Suspected homosexuals in Cameroon say they have been tortured and raped in prison, according to a report released Thursday by Human Rights Watch and three local organizations.
The 55-page report, titled "Guilty by Association," documents reported abuses by authorities prosecuting suspected gays and lesbians. Those convicted can face up to five years in prison in Cameroon.
The report documents the case of one man who was tied to a chair and beaten so badly he couldn't walk for two weeks. Another defendant described being raped repeatedly and said his rib was broken in a beating.
"Prison guards made no attempt to stop the gang rape and assault, and no one was punished for it, highlighting another sad irony of Cameroon's law: People are convicted to prison time for consensual sexual conduct, but once in prison, convicts who are not considered `homosexual' can sexually victimize them with impunity," the report said.
Neela Ghoshal, a researcher for Human Rights Watch, said many cases rested on confessions obtained during beatings and torture or on suspects' appearance and other behavior.
"No one should be sentenced to prison time because they blurt out a confession to stop torture, or because a judge doesn't like what they drink, how they dress, or what kind of text messages they send," Ghoshal said.
Cameroon's Justice Ministry has acknowledged that human rights abuses have occurred but did not issue a specific response to the allegations in Thursday's report.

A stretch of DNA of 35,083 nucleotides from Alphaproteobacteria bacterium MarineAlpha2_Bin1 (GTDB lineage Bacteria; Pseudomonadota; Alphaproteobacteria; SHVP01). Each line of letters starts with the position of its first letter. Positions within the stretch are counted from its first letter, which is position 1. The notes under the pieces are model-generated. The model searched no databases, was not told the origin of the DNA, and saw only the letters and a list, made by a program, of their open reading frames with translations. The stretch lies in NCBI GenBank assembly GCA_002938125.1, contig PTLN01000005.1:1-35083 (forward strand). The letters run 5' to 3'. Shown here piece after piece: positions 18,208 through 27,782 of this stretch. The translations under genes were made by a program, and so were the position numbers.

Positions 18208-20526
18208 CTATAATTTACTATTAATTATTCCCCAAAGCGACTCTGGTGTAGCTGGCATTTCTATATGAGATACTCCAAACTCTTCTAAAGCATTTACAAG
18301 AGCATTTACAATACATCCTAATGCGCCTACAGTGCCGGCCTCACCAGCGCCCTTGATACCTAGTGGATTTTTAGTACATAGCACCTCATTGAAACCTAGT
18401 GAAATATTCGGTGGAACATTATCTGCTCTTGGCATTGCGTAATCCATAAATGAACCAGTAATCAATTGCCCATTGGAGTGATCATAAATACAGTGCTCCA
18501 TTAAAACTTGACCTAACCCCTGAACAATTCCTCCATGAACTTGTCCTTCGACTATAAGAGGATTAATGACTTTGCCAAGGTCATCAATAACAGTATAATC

President Paul Biya told diplomats in early 2012 that he would push for a moratorium on prosecutions of gays and lesbians, according to Thursday's report.
No specific steps have been taken, though Biya told journalists in January there could be a "change of mind" on homosexuality in Cameroon.
Although many African countries have laws banning consensual same-sex conduct, Cameroon pursues prosecutions "more aggressively than almost any country in the world," the report said.
Charges have been brought against at least 28 people in the past three years, it said. Security forces have told human rights organizations, however, that only one arrest has been made in the last six months.
The law criminalizing homosexuality has been on the books in Cameroon since 1972, though it was rarely enforced until a series of high-profile raids and arrests in 2005.
The report says arrests "appeared to continue at a steady pace between 2005 and 2010," and that there was "a surge" in 2010 and 2011.
Some men were forced to undergo invasive medical exams, which Cameroonian officials claimed could determine if they had engaged in gay sex.
The report also documents threats that have been issued in recent months against two lawyers who have defended people accused of homosexual acts. Both Alice Nkom and Michel Togue say they have received emails and text messages threatening them and their children with violence.